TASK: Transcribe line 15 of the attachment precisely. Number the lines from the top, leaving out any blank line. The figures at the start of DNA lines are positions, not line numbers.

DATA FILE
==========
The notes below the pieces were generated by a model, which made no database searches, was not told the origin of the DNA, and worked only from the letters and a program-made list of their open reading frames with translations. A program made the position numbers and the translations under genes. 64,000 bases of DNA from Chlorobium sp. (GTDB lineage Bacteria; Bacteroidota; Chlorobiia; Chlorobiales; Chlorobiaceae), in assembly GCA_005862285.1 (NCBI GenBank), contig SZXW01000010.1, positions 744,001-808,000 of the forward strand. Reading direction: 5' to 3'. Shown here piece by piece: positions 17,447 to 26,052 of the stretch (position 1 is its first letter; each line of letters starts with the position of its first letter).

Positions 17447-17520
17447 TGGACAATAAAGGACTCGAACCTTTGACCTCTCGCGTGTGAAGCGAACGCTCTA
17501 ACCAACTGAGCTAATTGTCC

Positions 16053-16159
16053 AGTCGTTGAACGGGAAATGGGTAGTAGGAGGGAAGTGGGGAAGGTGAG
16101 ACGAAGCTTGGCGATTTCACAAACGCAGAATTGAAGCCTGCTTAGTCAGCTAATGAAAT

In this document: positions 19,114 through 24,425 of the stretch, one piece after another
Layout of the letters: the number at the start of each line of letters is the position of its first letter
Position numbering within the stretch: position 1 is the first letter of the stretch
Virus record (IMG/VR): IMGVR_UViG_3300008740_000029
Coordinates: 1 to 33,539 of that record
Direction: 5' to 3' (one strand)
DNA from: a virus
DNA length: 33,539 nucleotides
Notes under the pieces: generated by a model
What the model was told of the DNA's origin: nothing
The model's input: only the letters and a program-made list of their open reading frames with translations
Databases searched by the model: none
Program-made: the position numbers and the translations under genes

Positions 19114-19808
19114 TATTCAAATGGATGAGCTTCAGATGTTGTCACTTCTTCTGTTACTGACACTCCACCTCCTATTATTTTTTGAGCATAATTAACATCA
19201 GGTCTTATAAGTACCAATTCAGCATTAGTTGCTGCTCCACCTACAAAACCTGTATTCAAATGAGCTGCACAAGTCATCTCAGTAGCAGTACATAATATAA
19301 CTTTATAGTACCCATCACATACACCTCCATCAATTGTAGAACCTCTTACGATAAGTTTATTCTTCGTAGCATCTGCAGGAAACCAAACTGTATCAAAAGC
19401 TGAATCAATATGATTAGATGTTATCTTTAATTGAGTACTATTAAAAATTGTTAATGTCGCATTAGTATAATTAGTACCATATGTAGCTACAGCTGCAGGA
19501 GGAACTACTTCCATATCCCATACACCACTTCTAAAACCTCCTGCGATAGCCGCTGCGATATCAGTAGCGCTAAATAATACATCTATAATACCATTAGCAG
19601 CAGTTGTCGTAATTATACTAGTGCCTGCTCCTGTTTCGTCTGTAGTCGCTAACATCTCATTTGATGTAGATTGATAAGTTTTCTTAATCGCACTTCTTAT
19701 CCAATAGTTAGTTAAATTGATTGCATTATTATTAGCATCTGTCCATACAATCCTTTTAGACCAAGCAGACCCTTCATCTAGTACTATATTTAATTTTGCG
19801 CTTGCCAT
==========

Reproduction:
DNA length: 33,539 nucleotides